Our wish to start a Waldorf school was humbly realized when a house in the south of Bangkok was available for rent at a friendly rate in 1996. With scarce funding, few staff, a handful of children, strong commitment, and untiring efforts, the impulse of Waldorf education was brought into practice.

     At the time of the school's birth, the national curriculum, based on rote learning and fierce competition, was the only approved education approach in Thailand. Alternative education and homeschooling were not allowed. We urged and organised the other alternative educational approaches - Summerhill, Neo Humanist, Buddhist, and others – to campaign


for freedom in education. The fight was fruitful, resulting in more openness in the new education act which recognizes alternative and innovative approaches.
    In the early years few parents would think of enrolling their children in a school that was located in a house with a handful of students being educated with an unusual, unheard of approach. Those who actually did were happy to see their children thrive and be protected, though. Interest


was thus increasingly engendered and the house was soon outgrown, precipitating the necessity of a physical expansion.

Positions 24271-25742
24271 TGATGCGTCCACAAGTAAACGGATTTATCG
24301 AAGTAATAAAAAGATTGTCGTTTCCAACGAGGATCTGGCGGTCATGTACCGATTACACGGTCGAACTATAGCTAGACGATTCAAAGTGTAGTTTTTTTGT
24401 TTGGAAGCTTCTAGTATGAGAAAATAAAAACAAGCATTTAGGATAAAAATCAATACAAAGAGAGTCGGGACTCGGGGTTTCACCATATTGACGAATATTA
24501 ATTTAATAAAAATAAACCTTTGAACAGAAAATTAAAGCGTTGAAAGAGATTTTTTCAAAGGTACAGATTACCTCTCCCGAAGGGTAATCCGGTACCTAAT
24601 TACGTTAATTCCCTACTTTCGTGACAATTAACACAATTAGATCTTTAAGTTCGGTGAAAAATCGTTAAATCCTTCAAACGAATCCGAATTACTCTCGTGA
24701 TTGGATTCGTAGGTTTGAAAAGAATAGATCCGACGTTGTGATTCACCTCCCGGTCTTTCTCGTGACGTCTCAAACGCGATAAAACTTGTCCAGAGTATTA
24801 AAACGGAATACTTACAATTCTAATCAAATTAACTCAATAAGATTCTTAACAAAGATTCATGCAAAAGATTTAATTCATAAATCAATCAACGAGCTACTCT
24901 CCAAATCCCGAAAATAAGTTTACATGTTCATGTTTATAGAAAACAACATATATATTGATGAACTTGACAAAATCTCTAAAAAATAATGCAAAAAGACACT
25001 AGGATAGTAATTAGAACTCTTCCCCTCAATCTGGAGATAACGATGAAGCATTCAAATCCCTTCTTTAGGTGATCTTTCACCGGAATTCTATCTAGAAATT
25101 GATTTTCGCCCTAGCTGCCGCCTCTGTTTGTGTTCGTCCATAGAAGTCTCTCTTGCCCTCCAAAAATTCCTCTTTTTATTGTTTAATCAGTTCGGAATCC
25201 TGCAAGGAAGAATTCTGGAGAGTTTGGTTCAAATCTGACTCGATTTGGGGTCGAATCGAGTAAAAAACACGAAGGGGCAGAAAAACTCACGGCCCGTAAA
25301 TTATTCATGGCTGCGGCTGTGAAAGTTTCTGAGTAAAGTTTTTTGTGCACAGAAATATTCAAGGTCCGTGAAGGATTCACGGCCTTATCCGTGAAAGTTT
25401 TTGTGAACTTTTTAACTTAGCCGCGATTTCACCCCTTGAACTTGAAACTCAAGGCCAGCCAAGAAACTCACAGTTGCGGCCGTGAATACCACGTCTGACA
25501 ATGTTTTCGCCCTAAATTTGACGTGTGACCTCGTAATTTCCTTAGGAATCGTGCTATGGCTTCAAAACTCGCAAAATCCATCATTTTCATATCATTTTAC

After 5 years of strivings despite enormous challenges in the pioneering efforts, given the social and educational conditions prevailing, the prospect of finding a permanent site for the


school solidified when a patron made      advance payment for the purchase of land       in Saimai, northern suburb of Bangkok, for       the school. However the construction costs     had yet to be met. In the meantime another    site was needed for immediate use of the   growing school. A property in Bangna, south-   west of Bangkok, was rented for this purpose     in 2001.

   The parents' and Freunde der Erziehungskunst's' continuous, tirelessly efforts in fundraising, plus contributions from the teachers, parents, patrons, and international friends finally enabled the school to build proper facilities where wholesome education for children could happen.


     The building, designed by a parent, reflects much of the school's philosophy – traditional Thai knowledge applied to a modern design built with community involvement and support. Panyotai  moved to its permanent school building in 2007.